Your typical hard disk drive uses approximately 6-7 watts of energy. This might not seem like much, but your computer’s power supply only provides so much juice to all the different components and every extra watt means less battery life. With hard disk drives using three times as much energy as solid-state drives, they can, they can shorten your laptop or computer’s battery by at least 30 minutes.
HDD can only read or write as fast as the hard disk can spin. This limits how quickly the drive can read and write data to the drive. Your average hard drive disk has a file copy or writing speed of 50 – 120 megabytes per second, which is considerably less than a solid-state drive’s 200 – 550 megabytes per second.
Hard disk drives have a number of moving parts. When the drive is in use, you are able to hear the hard drive. Hard disk drives produce audible clicking noises and vibrations that solid-state drives do not.
HDD drives are far more prone to malfunctioning than solid-state drives. Hard disk drives still use moving mechanical parts so any major bumps or drops have a higher risk of something essential breaking inside. In addition, since hard disk drives rely on magnetism to read and write data if a magnet comes into close contact with your hard drive, it can cause data loss or permanent damage to the drive.
What is a Solid-State Drive?
Solid-state drives (SSD) have only recently become a viable choice for many people when purchasing a new hard drive. If you own a newer Apple computer, odds are you have already been using one and probably have noticed the increased speed that solid-state drives have to offer.
While hard disk drives and solid-state drives both perform the same function, solid-state drives are constructed and work entirely different from hard disk drives. Hard disk drives have moving parts while solid-state drives have none. Instead of using motors, spinning disks, and magnets to store data, solid-state drives use flash memory.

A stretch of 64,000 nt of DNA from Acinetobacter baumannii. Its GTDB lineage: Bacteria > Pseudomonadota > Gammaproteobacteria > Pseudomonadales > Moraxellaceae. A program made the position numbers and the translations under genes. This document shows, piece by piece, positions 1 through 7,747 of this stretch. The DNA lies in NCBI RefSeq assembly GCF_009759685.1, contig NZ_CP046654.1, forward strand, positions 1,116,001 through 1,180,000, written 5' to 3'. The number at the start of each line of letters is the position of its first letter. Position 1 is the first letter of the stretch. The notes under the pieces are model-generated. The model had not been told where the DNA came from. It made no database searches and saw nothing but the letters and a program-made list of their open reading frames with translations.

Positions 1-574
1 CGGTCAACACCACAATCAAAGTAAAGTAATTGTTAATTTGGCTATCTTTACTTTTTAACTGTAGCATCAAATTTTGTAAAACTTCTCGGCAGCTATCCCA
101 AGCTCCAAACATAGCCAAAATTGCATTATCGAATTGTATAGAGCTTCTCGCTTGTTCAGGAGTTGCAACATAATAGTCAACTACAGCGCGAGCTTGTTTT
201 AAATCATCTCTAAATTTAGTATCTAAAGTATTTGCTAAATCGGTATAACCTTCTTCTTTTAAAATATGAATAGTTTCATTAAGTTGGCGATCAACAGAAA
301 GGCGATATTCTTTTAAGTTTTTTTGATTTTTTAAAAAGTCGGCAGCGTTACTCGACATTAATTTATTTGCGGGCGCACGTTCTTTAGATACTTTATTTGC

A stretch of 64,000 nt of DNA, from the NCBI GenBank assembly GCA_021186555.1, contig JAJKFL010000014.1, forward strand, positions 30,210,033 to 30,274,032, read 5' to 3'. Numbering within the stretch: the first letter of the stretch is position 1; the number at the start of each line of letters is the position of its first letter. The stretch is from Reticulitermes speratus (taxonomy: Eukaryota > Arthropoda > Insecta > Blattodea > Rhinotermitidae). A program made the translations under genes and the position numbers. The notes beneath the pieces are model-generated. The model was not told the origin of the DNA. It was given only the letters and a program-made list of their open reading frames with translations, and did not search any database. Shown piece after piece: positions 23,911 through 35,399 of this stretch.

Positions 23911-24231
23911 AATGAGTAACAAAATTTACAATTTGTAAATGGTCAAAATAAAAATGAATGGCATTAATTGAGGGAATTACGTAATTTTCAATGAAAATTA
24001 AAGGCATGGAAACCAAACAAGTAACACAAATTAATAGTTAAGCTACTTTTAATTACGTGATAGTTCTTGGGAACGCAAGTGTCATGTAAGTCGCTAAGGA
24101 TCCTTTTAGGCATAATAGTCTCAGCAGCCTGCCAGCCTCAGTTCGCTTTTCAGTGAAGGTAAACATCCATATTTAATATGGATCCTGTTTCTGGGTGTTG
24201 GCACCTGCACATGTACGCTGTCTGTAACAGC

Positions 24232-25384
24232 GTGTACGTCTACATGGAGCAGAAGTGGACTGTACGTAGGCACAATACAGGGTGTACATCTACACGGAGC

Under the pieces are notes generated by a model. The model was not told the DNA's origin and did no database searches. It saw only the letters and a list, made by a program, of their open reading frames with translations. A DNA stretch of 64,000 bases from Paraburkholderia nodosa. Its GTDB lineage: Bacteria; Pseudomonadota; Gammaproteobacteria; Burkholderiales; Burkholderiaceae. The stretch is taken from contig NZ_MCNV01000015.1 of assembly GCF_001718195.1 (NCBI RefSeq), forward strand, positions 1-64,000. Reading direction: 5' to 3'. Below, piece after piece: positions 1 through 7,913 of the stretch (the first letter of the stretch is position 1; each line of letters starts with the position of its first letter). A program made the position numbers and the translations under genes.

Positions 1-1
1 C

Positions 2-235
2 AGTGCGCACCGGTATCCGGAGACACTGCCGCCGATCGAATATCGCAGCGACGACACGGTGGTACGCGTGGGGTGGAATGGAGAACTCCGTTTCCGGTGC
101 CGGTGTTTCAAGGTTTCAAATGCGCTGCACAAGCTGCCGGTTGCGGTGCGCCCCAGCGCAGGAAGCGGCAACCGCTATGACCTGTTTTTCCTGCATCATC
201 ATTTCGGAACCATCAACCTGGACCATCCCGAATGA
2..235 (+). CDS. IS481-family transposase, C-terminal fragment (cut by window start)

Flash memory is comprised of computer chips that are still able to store information, even when they do not have any power. If you have ever used flash drives or thumb drives to store information, solid-state drives are essentially much larger versions of those.
Some of the most popular solid state drive makers are Seagate and WD.
The Benefits of an SSD
By far the biggest advantage you will have in choosing an SSD over an HDD is speed. Solid-state drives are typically two to five times faster than traditional drives. Right away after installing your new hard drive, you will begin to see the benefits. If you have your computer’s operating system installed on the solid-state drive, you should notice your computer boots up in a fraction of the time. Anything installed on the drive, even if it’s a budget-friendly SSD will load, save, and copy faster than you have ever seen before.
An ever-bigger positive for solid-state drives is their reliability. Since solid-state drives contain zero moving parts, this means that they are far less prone to breaking in the unfortunate chance that you drop it or need to pack your computer in a suitcase for travel. While solid-state drives do have a finite number of times data can be written onto them, 99% of users will never have to worry about reaching that limit.
With no spinning motor, moveable arms, and revolving hard disk, solid-state drives are completely silent. If noisy computers are distracting for you, having an SSD in place of an HDD can help reduce the audio pollution coming from the inside of your desktop or laptops.
The Downsides of an SSD